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Wellbeing embraced at Internal Affairs

Getting the balance right and supporting the collective health and wellbeing of staff has been a focus over the past week for the 2300 staff of Te Tari Taiwhenua, Department of Internal Affairs.

Wellbeing is a priority throughout the year, with a recent survey saying that 80 per cent of staff feel confident discussing it with their manager, and a variety of resources, support and tools available year-round. The Department also dedicates a week each year to wellbeing, and another to the Mental Health Foundation’s Mental Health Awareness Week to ensure staff feel supported, valued, and healthy.

Chief Executive Paul James says looking after ourselves and promoting wellbeing is critical to delivering on the Department’s objectives in connecting with communities and delivering services to New Zealanders.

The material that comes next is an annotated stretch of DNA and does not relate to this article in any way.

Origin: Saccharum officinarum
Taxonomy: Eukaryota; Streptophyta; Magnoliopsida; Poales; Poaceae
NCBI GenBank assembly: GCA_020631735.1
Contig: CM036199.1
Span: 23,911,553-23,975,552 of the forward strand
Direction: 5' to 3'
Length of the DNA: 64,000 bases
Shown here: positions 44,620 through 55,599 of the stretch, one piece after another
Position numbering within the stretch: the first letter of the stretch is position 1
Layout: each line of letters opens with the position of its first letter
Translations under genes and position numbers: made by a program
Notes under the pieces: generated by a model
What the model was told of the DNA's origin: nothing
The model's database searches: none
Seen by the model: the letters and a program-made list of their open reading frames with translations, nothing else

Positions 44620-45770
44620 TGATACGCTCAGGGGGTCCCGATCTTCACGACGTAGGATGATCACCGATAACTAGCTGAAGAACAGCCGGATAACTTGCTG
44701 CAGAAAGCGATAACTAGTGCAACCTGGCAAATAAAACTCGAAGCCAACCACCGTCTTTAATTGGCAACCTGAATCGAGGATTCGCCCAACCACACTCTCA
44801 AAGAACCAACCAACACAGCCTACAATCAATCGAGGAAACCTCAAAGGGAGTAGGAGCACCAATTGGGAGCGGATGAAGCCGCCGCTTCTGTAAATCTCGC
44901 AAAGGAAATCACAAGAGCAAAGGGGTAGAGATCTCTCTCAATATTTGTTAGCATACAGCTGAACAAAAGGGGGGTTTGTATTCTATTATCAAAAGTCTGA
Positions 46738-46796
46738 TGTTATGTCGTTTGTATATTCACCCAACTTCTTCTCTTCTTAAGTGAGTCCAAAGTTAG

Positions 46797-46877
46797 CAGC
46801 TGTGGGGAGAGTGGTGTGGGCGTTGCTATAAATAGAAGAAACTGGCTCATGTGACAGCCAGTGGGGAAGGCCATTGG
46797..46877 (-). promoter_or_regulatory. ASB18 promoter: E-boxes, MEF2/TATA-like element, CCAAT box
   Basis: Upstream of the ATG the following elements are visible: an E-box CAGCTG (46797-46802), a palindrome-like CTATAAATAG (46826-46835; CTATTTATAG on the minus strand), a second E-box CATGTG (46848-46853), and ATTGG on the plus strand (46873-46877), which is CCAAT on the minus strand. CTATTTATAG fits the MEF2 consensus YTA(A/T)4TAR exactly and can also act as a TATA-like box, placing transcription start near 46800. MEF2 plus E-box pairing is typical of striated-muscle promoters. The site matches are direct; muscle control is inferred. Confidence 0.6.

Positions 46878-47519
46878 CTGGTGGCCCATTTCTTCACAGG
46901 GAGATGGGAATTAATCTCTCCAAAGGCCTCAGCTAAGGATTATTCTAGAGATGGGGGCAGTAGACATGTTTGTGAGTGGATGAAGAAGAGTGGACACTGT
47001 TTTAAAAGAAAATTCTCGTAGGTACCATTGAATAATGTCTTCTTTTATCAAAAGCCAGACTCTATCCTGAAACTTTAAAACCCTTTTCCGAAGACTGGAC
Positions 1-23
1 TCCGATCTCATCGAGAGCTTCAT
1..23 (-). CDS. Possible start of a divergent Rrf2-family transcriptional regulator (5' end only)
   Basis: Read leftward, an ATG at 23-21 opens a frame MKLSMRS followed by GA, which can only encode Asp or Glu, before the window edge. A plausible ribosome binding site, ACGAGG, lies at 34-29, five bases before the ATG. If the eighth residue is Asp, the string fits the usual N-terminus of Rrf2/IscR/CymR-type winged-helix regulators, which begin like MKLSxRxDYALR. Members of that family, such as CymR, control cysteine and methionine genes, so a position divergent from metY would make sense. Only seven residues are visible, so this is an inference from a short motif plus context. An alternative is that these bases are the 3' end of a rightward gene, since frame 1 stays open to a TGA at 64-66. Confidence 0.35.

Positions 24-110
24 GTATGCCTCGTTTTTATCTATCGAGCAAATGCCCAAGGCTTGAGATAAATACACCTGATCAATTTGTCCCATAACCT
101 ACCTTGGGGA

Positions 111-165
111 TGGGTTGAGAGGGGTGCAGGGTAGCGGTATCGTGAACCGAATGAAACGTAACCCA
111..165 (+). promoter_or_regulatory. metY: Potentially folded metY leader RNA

“Wellbeing Week has provided an opportunity at an especially busy time of the year for our people to reflect on the value of wellbeing at an individual and collective level. We know that when our people can bring their whole selves to work, they’re happier, healthier, more engaged and more productive. Our mahi is about improving the wellbeing of New Zealanders, so the wellbeing of our own people is a priority for us.”

“For some staff, Wellbeing Week has been about getting actively involved in activities during lunch breaks like yoga, climb a mountain challenges, sports games and being an adventurous commuter. For others it might mean a walking meeting, listening to mindful podcasts, or just doing something kind for a teammate.

“The physical and mental wellbeing of our people is one of my top priorities as Chief Executive, and of our wider leadership team. I have encouraged our people to get involved in whatever way works for them.

“This week has provided an opportunity to embrace the kaupapa of wellbeing in the workplace so we as an organisation can carry forward the commitment of our daily mahi and ensure Internal Affairs is a high-performing organisation and a great place to work,” says Paul James.


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